As regularly happens since oil prices started to fall in July 2014, prophesies about the imminent end of the shale oil industry continue to fill the newspapers.
The most recent and resounding attack came from the Lehman Brothers bankruptcy’s predictor, David Einhorn. At the Ira Sohn investment conference in New York on May 4th, he claimed that shale oil producers rely on a trashing business model. According to him, shale companies are playing a kind of a dirty game by overvaluing their effective reserves and referring to bespoke financial metrics, such as the Ebitdax. On the contrary, looking at the traditional metrics, it should be clear how they are just burning cash and inflating a new bubble that could burst at any moment. If investors would like to bet on price recovery, they had better buy oil.
Soon after, Saudi Arabia claimed that its oil price strategy is proving successful by deterring investors away from high-cost production, such as the US shale, while EIA forecasted, for the second month in a row, a faster than expected fall of the US shale output. Thus, according to all these statements, a hard rain is going to fall on the fragile and distressed shale oil industry.
However, other points of view seem to tell us a different story. The Saudi claim may just be politically driven and aimed at calming down domestic complaints about its price strategy. Meanwhile, more and more doubts are rising about the accuracy of EIA production data. In a harsh and half-stumbling attack to EIA forecast capabilities, Philip Verleger recently assessed that the energy department is underestimating the current US production. Moreover, the WSJ pointed out how the weekly EIA production data can be tricky, as they mix the reported Alaskan output with a forecasting model for the lower 48 states. Actually, the recently reported 36,000 b/d decline falls within the margin of error of the forecasting model, thus implying that output could even have risen. The deficiency of data collection should improve in the next months, as EIA has received approval from the White House to launch its own mandatory monthly survey. But until then, analysts and investors will lack a key data, such as US shale production.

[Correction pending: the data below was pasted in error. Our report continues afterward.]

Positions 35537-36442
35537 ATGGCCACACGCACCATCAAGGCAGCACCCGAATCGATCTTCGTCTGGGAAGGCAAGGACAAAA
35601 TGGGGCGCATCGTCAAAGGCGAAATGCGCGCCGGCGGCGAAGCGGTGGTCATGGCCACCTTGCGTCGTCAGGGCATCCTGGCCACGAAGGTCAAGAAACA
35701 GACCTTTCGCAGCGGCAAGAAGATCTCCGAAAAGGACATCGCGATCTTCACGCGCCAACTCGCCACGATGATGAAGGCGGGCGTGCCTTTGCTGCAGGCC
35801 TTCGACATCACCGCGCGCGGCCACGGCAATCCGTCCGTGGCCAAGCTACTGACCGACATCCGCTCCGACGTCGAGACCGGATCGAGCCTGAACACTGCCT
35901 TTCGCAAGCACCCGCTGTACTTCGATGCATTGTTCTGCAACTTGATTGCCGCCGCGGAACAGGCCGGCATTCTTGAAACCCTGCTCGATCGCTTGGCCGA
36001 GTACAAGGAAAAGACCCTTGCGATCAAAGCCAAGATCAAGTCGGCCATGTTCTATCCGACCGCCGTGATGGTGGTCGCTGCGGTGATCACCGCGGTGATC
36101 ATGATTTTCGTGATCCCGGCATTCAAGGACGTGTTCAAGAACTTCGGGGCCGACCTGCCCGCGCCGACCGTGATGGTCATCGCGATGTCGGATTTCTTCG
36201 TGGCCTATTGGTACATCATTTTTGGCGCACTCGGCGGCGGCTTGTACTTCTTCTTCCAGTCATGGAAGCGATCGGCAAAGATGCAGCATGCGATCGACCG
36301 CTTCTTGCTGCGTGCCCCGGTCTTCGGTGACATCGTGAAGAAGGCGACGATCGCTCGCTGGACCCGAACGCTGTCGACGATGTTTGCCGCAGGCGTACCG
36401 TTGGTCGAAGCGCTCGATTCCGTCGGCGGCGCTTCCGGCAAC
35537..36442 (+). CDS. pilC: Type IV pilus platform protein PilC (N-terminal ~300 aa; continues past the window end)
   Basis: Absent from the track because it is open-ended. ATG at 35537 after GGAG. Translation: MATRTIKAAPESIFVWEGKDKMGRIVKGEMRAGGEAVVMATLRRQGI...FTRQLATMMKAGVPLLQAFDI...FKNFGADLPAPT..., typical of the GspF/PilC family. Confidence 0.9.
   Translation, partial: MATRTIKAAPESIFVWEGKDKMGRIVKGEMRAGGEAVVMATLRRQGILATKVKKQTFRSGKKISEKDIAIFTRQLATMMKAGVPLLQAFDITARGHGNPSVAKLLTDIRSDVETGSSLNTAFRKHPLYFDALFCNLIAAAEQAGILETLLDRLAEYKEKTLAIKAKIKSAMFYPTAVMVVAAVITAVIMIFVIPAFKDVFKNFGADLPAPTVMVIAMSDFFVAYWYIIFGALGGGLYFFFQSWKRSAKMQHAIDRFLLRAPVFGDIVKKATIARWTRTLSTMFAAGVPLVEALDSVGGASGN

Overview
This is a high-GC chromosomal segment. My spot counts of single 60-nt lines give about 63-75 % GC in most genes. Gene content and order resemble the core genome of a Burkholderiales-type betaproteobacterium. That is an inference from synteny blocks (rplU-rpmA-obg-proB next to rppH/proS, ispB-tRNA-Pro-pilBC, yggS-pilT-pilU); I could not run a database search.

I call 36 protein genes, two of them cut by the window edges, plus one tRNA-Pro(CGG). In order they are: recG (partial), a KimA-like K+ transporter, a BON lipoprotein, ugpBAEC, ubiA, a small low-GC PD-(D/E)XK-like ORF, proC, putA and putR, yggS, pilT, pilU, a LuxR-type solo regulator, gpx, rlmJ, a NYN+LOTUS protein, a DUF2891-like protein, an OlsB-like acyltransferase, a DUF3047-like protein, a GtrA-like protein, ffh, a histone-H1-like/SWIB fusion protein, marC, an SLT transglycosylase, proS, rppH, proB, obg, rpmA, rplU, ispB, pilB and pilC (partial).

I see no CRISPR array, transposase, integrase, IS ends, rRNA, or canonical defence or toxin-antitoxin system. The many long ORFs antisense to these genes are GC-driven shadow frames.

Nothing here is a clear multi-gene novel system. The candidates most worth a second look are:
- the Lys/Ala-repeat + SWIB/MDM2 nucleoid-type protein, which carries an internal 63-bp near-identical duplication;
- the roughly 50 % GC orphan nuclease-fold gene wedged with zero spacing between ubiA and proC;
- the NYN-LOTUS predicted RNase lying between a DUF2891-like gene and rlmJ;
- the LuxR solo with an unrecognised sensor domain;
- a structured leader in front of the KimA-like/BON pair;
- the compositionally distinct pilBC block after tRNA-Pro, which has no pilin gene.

On the contrary, looking at a more accurate data, such as the rig-count, shale situation seems not so bleak. Goldman Sachs pointed out how the recent slowdown in the rig-count decline, suggests that producers are increasingly comfortable at current prices. Rigs in the Permian Basin have even increased for the first time this year. A picture confirmed by some of the main shale producers, who assess that production could even boost this year if oil prices keep rising. Occidental has already increased planned production for the year; EOG could resume “strong double-digit growth” if WTI stabilises around $65; at $70, Whiting and Pioneer could start to add rigs; Concho, Devon, Continental made similar statements.
Fig. 1 – Capital spending and production changes (FT).